The City of Boston’s “Ordinance Regarding the Reduction of Plastic Bags” is now in effect. This new regulation aims to curb the adverse effects of single-use plastics on the environment, such as the greenhouse gas emissions from plastic production and pollution from discarded waste. Retailers (including BBR) no longer provide free single-use plastic bags, and will instead provide bags that are reusable, recyclable, or compostable, for a fee. Shoppers are encouraged to bring their own reusable bags.
This is a big step forward for plastic reduction in Boston. Still, plastic grocery bags are used widely throughout the area and other single-use plastics, such as produce bags, are still permitted. Residents who want to minimize their plastic footprint can recycle as well as reduce and reuse.
Plastic bags actually can be recycled. However, they cannot be placed into the single-stream recycling bins for curbside collection. Plastic bags are made of plastic film—a soft and flexible polyethylene material—also used in many other forms of packaging including bubble wrap, zip-top bags, and dry-cleaning bags, to name a few.
Where do you go to recycle plastic bags?
Generators of large quantities of film plastics, most notably grocery stores, will often accept these materials at drop-off locations at their stores. The collected plastic bags can be baled together. The Plastic Film Recycling website has a directory of drop-off locations, as well as lots of information on what materials can be recycled.
Why can’t plastic film be recycled at a regular processing plant?
According to Jeff Coyne, the executive director of Earthworm Recycling, BBR’s recycling contractor, “The loose bags foul up the sorting lines and conveyors by getting wrapped around the equipment.” This affects the efficiency of processing all recyclables and could potentially cause damage.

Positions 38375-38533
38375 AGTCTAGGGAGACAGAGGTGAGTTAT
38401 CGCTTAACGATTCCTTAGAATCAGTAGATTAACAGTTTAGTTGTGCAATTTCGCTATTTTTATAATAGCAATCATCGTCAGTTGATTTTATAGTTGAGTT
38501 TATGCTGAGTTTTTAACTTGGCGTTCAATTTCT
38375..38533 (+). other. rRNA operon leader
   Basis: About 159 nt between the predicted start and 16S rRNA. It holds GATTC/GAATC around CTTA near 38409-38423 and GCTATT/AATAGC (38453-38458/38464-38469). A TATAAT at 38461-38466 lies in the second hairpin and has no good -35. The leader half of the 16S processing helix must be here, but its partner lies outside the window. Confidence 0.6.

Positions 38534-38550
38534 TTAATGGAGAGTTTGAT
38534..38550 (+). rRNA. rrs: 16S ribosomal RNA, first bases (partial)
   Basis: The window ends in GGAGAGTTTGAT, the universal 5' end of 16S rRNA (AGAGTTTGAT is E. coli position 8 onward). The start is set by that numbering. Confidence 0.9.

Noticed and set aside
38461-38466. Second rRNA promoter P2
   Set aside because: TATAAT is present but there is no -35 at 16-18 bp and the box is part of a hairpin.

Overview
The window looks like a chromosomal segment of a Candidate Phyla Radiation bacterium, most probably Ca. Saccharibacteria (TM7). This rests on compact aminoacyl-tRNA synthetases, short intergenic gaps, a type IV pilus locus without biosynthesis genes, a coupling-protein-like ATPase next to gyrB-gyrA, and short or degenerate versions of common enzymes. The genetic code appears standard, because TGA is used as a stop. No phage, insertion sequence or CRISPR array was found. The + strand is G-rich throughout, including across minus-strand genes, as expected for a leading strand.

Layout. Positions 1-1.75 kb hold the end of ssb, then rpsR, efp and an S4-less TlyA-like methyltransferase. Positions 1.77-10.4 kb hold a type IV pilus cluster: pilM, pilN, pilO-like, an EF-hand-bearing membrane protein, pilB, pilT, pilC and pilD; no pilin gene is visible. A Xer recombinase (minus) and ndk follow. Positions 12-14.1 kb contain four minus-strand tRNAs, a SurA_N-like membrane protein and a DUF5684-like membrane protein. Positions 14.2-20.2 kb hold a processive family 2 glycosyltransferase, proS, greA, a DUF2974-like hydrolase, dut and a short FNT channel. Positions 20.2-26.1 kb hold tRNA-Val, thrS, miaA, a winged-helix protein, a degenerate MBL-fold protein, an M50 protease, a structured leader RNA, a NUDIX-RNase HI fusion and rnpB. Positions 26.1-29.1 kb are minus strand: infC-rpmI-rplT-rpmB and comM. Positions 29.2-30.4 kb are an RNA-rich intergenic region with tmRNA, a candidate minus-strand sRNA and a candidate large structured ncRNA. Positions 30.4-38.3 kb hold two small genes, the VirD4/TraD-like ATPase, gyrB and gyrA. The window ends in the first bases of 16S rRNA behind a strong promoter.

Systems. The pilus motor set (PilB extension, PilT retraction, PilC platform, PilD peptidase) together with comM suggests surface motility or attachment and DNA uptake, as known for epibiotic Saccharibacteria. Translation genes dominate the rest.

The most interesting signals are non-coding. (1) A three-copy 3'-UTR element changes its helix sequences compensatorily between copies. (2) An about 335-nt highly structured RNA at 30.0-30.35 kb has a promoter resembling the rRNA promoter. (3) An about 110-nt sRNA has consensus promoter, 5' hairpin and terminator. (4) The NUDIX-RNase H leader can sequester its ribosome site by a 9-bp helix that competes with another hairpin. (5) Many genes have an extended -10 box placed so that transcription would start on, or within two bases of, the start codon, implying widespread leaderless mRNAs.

A secondary reason for the difficulty processing bags is that not all plastic bags are made of the same plastic polymer, said Jeff. “And sorting bags by polymer type is super uneconomical.” Most processing centers, such as the one in Charlestown operated by Casella, do not accept plastic film for this reason.
What kinds of materials can be recycled?
Any item made from film plastic can typically be recycled. This includes, but is not limited to:
Plastic bags (retail, produce, newspaper, bread, and dry cleaning bags)
Zip-top storage bags
Plastic product packaging (like the kind around paper towels or water bottle packs)
Furniture or electronic wrapping
Plastic shipping envelopes, bubble wrap, and air pillows
Any film plastic packaging with the “How2Recycle” label
Not every drop-off location accepts the same kinds of items, so check your local location for specific details.
Make sure the items you recycle do not have food scraps or other non-recyclable materials inside, so rinse and dry any plastic that is not clean: just air-dry wet bags or shake out any crumbs.
If your item has food residue, doesn’t fit into any of the above categories, or doesn’t have the How2Recycle label, not recycling it may be the better option in order to avoid contaminating the rest of the plastic materials in the processing stage. “When in doubt, throw it out,” no matter how much we may want to recycle it.
Some other items that cannot be recycled include:
Biodegradable or compostable bags
Prewashed salad bags
Candy wrappers or chip bags
Most pet food bags
The website How2Recycle.info has more information.
What happens to plastic bags after being recycled?
Plastic film can be transformed into composite lumber to construct playground equipment, desks, and benches. Plastic bags can also be reprocessed into smaller plastic pellets that can be turned into new bags, plastic containers, or pipes—much better than being dropped in a landfill.
Minimizing our own plastic use can feel like an impossible task, since plastic is part of every facet of modern life. If we can’t eliminate plastic products altogether, the next best thing is to know how to recycle properly.